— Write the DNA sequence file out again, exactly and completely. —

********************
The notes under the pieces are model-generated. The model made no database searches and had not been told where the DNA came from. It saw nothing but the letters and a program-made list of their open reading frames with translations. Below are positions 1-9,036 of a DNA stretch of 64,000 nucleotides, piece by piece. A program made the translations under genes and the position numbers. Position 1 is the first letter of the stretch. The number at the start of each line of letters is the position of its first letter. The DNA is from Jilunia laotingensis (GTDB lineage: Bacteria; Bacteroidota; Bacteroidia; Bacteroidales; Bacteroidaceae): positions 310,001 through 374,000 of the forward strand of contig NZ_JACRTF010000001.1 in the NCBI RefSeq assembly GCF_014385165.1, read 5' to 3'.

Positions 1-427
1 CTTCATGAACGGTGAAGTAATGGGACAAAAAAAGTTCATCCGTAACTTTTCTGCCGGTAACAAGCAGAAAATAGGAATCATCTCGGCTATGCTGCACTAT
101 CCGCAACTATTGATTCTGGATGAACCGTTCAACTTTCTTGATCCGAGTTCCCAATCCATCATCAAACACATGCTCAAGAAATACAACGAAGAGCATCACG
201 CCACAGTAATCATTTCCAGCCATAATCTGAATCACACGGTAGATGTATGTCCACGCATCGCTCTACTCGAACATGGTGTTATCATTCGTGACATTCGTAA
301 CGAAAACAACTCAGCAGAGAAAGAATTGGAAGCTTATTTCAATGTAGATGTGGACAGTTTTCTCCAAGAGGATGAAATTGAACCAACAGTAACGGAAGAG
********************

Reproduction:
The notes under the pieces are model-generated. The model made no database searches and had not been told where the DNA came from. It saw nothing but the letters and a program-made list of their open reading frames with translations. Below are positions 1-9,036 of a DNA stretch of 64,000 nucleotides, piece by piece. A program made the translations under genes and the position numbers. Position 1 is the first letter of the stretch. The number at the start of each line of letters is the position of its first letter. The DNA is from Jilunia laotingensis (GTDB lineage: Bacteria; Bacteroidota; Bacteroidia; Bacteroidales; Bacteroidaceae): positions 310,001 through 374,000 of the forward strand of contig NZ_JACRTF010000001.1 in the NCBI RefSeq assembly GCF_014385165.1, read 5' to 3'.

Positions 1-427
1 CTTCATGAACGGTGAAGTAATGGGACAAAAAAAGTTCATCCGTAACTTTTCTGCCGGTAACAAGCAGAAAATAGGAATCATCTCGGCTATGCTGCACTAT
101 CCGCAACTATTGATTCTGGATGAACCGTTCAACTTTCTTGATCCGAGTTCCCAATCCATCATCAAACACATGCTCAAGAAATACAACGAAGAGCATCACG
201 CCACAGTAATCATTTCCAGCCATAATCTGAATCACACGGTAGATGTATGTCCACGCATCGCTCTACTCGAACATGGTGTTATCATTCGTGACATTCGTAA
301 CGAAAACAACTCAGCAGAGAAAGAATTGGAAGCTTATTTCAATGTAGATGTGGACAGTTTTCTCCAAGAGGATGAAATTGAACCAACAGTAACGGAAGAG